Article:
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Access Type

Open Access Thesis

Document Type


Degree Program


Degree Type

Master of Architecture (M.Arch.)

Year Degree Awarded


Month Degree Awarded



Food culture has long been a fundamental part of the city; as a culturally cohesive urban infrastructure, food culture creates integral shared experiences and is a generator of socioeconomic opportunity. During the COVID-19 pandemic, existing systemic issues of racial segregation and isolation have exacerbated growing concerns of food insecurity within prominent minority neighborhoods of Boston, Massachusetts. The instability created by the lockdown and consequential work-life culture shift reinforces the importance of establishing and maintaining equitable and sustainable pathways of access to food resources and the socioeconomic opportunities food culture can create.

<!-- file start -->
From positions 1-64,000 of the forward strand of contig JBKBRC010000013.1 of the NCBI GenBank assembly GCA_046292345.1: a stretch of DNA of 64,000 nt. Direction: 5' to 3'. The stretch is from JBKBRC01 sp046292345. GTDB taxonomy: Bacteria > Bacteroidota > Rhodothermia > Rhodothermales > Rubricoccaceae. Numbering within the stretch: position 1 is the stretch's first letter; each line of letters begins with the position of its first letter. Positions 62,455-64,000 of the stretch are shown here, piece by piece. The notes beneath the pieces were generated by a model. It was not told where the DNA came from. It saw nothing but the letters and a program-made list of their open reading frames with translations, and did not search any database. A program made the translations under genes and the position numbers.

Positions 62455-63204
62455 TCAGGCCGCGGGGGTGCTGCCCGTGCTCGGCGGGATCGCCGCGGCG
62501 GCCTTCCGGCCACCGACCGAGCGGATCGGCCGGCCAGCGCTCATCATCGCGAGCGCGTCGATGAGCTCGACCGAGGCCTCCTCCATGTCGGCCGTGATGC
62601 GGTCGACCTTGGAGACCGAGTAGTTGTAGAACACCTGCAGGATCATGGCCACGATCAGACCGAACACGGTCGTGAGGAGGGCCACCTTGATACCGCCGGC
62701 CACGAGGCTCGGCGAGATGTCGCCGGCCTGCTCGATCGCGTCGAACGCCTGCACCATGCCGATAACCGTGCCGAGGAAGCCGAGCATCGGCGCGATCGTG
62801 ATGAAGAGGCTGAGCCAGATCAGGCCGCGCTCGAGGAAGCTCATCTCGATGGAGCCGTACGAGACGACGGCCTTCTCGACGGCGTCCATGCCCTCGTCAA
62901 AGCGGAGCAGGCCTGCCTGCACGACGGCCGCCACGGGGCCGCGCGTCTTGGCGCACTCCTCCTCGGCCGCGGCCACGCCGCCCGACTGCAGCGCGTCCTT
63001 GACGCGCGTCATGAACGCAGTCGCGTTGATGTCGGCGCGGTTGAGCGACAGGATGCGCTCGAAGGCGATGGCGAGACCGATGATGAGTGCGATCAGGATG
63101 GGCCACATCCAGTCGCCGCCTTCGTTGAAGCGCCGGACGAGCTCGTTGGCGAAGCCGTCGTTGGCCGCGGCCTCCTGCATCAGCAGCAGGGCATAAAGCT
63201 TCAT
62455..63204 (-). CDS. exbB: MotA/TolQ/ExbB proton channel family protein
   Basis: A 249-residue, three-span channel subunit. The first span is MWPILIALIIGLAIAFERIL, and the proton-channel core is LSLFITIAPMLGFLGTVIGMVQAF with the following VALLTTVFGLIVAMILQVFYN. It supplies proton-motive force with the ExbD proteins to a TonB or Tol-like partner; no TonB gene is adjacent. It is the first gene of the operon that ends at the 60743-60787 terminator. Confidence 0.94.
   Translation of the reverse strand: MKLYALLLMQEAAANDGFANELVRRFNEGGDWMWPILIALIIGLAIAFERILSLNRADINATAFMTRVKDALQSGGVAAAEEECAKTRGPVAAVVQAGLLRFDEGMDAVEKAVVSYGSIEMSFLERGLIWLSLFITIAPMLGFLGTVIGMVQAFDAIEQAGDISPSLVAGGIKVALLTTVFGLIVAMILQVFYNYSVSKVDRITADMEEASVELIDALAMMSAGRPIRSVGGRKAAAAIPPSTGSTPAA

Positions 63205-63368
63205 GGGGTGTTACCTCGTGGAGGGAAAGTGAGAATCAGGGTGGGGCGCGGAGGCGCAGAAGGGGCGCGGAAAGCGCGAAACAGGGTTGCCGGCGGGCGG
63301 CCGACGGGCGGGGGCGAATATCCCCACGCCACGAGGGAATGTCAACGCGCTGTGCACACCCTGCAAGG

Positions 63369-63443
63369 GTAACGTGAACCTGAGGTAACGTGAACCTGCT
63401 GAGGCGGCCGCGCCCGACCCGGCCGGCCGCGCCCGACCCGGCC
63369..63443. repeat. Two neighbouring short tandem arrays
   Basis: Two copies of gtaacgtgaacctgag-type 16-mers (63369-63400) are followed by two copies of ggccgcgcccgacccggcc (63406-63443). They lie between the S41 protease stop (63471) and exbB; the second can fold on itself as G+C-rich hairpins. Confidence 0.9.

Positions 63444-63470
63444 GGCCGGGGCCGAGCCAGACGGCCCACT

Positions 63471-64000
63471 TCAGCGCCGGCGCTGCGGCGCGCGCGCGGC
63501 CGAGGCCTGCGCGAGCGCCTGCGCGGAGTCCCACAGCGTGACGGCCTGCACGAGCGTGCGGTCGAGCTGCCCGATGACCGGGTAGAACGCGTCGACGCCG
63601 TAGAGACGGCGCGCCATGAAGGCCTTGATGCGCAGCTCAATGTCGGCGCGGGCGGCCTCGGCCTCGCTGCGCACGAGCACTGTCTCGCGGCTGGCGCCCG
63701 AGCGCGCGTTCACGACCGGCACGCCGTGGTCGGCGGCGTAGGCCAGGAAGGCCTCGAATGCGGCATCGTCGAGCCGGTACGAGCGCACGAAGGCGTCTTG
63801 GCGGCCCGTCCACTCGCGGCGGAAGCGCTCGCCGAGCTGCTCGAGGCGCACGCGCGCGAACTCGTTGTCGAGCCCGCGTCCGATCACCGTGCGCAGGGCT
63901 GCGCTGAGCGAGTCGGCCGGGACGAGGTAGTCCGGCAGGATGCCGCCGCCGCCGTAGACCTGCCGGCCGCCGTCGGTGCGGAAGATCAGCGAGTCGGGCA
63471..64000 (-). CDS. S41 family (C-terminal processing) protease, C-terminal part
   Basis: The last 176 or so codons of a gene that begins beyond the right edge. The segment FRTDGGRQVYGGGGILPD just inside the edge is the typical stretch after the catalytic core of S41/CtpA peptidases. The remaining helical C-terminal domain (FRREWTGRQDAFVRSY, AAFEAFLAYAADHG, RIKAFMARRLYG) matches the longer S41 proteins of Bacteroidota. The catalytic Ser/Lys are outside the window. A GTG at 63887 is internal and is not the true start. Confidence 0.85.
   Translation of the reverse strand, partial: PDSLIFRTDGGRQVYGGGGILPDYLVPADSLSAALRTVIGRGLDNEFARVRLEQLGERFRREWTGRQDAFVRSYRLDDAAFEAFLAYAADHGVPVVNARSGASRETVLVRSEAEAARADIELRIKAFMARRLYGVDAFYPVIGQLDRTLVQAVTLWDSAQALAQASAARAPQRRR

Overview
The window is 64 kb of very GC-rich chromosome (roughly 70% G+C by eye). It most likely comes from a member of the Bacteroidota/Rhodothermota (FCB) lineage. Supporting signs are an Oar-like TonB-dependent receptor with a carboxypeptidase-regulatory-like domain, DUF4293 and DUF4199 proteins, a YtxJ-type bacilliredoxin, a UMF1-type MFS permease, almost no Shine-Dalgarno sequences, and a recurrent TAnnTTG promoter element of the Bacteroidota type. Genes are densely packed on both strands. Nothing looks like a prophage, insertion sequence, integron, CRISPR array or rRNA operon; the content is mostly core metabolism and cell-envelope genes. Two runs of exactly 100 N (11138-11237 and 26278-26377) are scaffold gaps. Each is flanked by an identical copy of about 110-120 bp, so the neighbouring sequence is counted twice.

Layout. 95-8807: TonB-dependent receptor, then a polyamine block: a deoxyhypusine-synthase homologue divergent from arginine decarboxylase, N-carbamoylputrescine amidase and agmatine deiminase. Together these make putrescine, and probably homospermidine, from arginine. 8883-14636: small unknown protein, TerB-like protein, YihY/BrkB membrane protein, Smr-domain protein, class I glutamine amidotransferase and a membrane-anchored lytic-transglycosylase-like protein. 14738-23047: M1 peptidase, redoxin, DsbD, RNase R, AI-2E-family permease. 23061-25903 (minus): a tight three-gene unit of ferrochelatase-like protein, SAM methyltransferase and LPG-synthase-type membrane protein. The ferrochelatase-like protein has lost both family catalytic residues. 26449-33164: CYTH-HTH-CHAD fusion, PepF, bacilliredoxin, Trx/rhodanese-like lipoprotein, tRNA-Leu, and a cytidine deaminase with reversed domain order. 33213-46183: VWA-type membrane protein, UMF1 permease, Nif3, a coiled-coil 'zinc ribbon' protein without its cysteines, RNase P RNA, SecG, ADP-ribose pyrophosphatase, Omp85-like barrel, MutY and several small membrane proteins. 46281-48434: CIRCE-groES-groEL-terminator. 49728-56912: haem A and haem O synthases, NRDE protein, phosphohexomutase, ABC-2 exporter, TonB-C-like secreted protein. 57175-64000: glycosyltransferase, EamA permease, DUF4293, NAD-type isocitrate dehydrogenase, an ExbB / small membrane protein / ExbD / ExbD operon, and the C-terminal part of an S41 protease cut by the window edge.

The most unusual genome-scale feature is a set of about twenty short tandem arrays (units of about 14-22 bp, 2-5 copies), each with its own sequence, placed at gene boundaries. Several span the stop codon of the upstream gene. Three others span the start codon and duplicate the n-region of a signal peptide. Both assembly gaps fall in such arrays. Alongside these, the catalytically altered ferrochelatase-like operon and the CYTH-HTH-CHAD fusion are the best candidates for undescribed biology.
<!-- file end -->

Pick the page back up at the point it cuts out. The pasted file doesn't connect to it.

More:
To promote resilience in the post-COVID-19 lockdown city, urban environments will need to be reimagined to incorporate social and economic infrastructures that promote flexibility and maximize entrepreneurial equity, diversity, and opportunity. As a driving force of this equitable change in Jamaica Plain and the surrounding neighborhoods, this thesis proposes a new sustainable food system that is in tune with the regions storied ecological landscapes as well as the current need for mobility in post-COVID-19 urban life. To bridge the gap between historically fragmented regions of the urban fabric, this thesis will propose an infrastructural landmark designed to support the proliferation of food cultures, enhance housing, industrial, and ecological infrastructures, as well as bike and pedestrian mobility to restitch the greater urban fabric of the city of Boston.

This thesis explores the reorganization of a range of modalities of urban food culture into a comprehensive food hub. The Food Hub and associated program will serve as an incubator of socioeconomic opportunity as well as operate as a system of sustainable production and distribution aimed at creating food sovereignty amongst members of the community.

The resolution of these analyses will culminate in an architectonic framework for food culture programs that are primed to support the sustainable and equitable flow of resources, users, and ideas between disparate communities.


First Advisor

Jordan Kanter